After years of ogling at maps and photos of the Great Divide Mountain Bike Route — daydreaming of narrow dirt roads winding through broad mountain valleys and over high rocky passes, imagining the sound of knobby rubber floating over lightly-traveled gravel, yearning for the cadence of a more simple life upon a saddle — I finally hit trail on August 4 outside of Canmore, Alberta.
Just above Canmore on my way to connecting with the Divide.
With snowmelt from a late, wet winter overfilling many rivers and creeks in the Rockies I was forced to reroute from the traditional singletrack start in Banff and instead picked up route after cresting the pass to Spray Lakes out of Canmore. From there it was 50 miles of well-maintained dirt road through the beautiful Spray valley up and over the first Divide crossing at Elk Pass into British Columbia.
A day along the Elk River and a short stretch of pavement through the town of Sparwood brought me to the slopes of Flathead Pass, a gateway to the type of remote backcountry riding I’d been dreaming of. With nearly 100 miles of uninhabited dirt road spanning the Flathead and Wigwam River valleys to the border of Montana, this three-day stretch will go down as a highlight.
Blue skies and smooth dirt along Spray Lakes.
The ridge of the Great Divide frames the route through British Columbia
Try as I might, I still haven't seen a big cat in the wild. A late day swim followed by a warm campfire made for comfortable camping at Blue Lake, threats of vicious wildlife aside.
Creek bed or dirt road? Either way, descending Flathead Pass provided a welcome diversion with slightly more technical riding and a few creek crossings.
I'd been chasing three sets of tracks since crossing into BC and finally caught these guys along the Flathead River. Dave, Jim, and Bruce (from left to right) are riding buddies back home in western Massachusetts.
It was nearly 20 years ago when Jim caught wind of Adventure Cycling's plans to develop a long distance mountain bike route along the crest of the Rockies. Bruce and Dave joined him for the beginning of his Divide thru-ride, Bruce along until Whitefish, MT and Dave through Butte, MT.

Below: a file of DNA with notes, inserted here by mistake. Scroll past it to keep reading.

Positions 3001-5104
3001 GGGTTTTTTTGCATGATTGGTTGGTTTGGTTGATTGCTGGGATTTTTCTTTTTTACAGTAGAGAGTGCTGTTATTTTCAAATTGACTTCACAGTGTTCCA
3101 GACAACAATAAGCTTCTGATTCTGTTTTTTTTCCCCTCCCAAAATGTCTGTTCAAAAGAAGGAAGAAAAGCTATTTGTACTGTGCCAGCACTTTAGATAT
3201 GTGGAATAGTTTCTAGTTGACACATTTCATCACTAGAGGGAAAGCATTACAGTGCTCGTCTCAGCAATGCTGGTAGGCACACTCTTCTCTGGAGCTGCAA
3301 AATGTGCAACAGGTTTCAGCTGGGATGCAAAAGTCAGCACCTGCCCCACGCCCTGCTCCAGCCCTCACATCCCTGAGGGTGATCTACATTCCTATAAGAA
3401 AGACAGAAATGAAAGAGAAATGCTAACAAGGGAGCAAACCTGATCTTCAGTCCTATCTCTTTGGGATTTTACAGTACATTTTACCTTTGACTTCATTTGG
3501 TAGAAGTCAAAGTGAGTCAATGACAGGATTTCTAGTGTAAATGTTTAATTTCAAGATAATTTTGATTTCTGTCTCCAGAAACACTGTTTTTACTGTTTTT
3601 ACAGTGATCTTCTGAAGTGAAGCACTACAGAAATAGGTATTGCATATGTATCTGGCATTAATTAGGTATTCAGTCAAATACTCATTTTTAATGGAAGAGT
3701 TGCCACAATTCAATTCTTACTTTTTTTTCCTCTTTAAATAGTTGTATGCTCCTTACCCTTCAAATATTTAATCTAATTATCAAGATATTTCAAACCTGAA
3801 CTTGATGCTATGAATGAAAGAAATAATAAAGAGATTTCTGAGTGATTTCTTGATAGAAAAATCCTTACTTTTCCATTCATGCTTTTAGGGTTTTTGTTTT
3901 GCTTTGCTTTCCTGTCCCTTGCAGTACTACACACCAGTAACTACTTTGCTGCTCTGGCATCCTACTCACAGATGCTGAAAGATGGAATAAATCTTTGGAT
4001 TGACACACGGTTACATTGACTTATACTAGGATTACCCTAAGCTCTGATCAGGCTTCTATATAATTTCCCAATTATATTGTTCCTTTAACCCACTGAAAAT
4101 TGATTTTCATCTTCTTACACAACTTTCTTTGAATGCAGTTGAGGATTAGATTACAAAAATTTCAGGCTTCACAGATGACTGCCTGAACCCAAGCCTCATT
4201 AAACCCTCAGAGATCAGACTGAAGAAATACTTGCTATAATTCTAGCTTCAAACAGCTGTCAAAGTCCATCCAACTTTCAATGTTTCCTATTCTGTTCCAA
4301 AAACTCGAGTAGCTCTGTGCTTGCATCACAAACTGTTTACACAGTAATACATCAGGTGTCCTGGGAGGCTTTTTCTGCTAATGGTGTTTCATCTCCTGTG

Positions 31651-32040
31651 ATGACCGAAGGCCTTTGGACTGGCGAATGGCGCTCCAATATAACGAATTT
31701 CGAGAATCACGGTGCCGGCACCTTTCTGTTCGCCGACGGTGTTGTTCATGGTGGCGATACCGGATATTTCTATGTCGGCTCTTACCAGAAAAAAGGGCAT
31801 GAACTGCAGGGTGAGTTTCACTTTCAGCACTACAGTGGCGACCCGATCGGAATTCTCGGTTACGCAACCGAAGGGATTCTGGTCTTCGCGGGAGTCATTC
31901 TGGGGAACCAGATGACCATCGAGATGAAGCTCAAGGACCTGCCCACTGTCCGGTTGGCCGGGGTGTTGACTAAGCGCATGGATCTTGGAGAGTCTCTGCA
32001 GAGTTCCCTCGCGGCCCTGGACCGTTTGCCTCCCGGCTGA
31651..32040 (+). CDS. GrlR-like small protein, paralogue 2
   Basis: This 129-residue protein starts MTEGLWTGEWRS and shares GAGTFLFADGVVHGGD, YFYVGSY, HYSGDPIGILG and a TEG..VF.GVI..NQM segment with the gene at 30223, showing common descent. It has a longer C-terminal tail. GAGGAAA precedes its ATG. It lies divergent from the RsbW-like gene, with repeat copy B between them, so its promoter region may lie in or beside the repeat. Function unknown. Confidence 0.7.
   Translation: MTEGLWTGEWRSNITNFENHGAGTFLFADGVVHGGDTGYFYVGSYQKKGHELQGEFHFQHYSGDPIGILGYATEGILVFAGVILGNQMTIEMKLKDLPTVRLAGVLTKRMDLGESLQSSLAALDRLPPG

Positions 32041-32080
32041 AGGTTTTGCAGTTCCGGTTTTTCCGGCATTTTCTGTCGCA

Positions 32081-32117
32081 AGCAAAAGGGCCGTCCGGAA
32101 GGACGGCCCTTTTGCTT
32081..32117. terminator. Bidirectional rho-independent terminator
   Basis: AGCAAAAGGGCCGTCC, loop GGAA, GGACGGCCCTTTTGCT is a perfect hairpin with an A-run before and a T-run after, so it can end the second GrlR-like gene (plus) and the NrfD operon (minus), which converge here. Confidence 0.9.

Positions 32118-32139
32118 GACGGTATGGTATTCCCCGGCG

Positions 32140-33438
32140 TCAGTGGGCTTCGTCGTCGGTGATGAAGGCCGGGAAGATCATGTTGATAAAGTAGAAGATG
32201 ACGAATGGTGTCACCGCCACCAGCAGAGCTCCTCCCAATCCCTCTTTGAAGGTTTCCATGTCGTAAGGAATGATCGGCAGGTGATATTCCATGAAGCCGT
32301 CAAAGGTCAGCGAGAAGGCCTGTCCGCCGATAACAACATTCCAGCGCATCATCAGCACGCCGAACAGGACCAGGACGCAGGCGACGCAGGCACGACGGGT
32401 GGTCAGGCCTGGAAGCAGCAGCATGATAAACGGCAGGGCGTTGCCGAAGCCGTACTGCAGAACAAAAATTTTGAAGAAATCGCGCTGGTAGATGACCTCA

The map showed singletrack. We found a 1-mile muddy bushwhack straight uphill.
Exhausted after pushing uphill -- twice. Working in pairs to hike our bikes up the muddy slope was a plus.
Dave topping out Galton Pass, a brutal 7-mile climb on the heels of our hike-a-bike.
Headed for home. Back on pavement to the border after a brake-burning descent off of Galton Pass. Pleasure riding with you guys!
Not so much live but here’s a little video sample/test post of what I’ve been riding for the past week, from Banff, Alberta south, through the Kananaskis Valley into British Columbia’s Flathead and Wigwam River valleys before descending Galton Pass back into the US of A.
I have a full post on the way, highlighting my first week on the Great Divide Mountain Bike Route. So far the riding has been a spectacular mix of fire roads through quiet river valleys and over mountainous passes with the occasional stretch of singletrack, and a vertical, muddy, 1/2-mile hike-a-bike thrown in for good measure. I’ve been blown away by the quality of riding and hear it only gets better!
I’ve been a little slack on the blog front lately, mostly in favor of the welcome company of a riding buddy and a string of extremely generous Warmshowers hosts. Here’s a quick recap of the past two weeks:
Well over 700 kilometres of British Columbia pavement stood between my last rest day in Smithers and my entrance into the Canadian Rockies at Jasper, Alberta.
Luckily I was joined by Salva. A self-proclaimed half Don Quixote, half Little Prince gypsy traveler from Grenada, Spain, Salva has been traveling the world by bicycle since 2006. As a teacher who spent every free holiday exploring the ends of the Earth on his bike, he was finally "fed up with coming home, having a return ticket" booked before he left.
The hospitality of kind Canadian souls propelled us through "the wettest summer in decades," as every local was quick to point out. Curtis and Bonnie Culp's farm along the Fraser River in Dunster was a highlight. Here Curtis waits patiently for Hummingbirds to feed on the irresistible nectar.
At just the right moment, he releases the net.
With a gentle touch the birds are corralled for a brief trip to the 'lab.'
Nestled in the fertile Robson valley, the Culp's farm sits amidst a major migratory path of the Rufous Hummingbird. With up to 250 winged visitors per day (consuming over 2 gallons of sugar-water nectar daily!), Curtis decided to help with a Cornell University research study documenting these beautiful birds.
Blinded and bound by a soft cotton cloak, the hummingbirds are relaxed long enough for a quick measurement and tagged with the smallest of bracelets.
Flying north to Alaska each spring, the male birds pass through before the females to find safe breeding grounds. As the migration south was just underway, Curtis was tagging mostly females during my stay. Part of a North American Rufous network, birds tagged at the Culp farm have been spotted as far south as Texas, and the research indicates they spend their winters in Central America.
Salva carefully cradles the 3.5-gram female before she darted off in a wing-flapping flash.
After tagging a few birds, Curtis took us up the hill to scan through images on his motion-detected camera in the woods. With 175 acres of farmland and pristine forest, the Culps have regular visitors including grizzly and black bears, cougars, moose, white-tailed deer, wolves, wolverines, and this friendly little ground squirrel.
Genuinely warm and generous, Bonnie and Curtis welcome any and all cyclists. At the Dunster turnoff on the Yellowhead, cross the Fraser and follow the Lilac signs. Watch out though, Bonnie will charm you with her quick wit and fill you with homemade beer and pancakes with fresh berries, whipped cream and syrup--you'll never want to leave!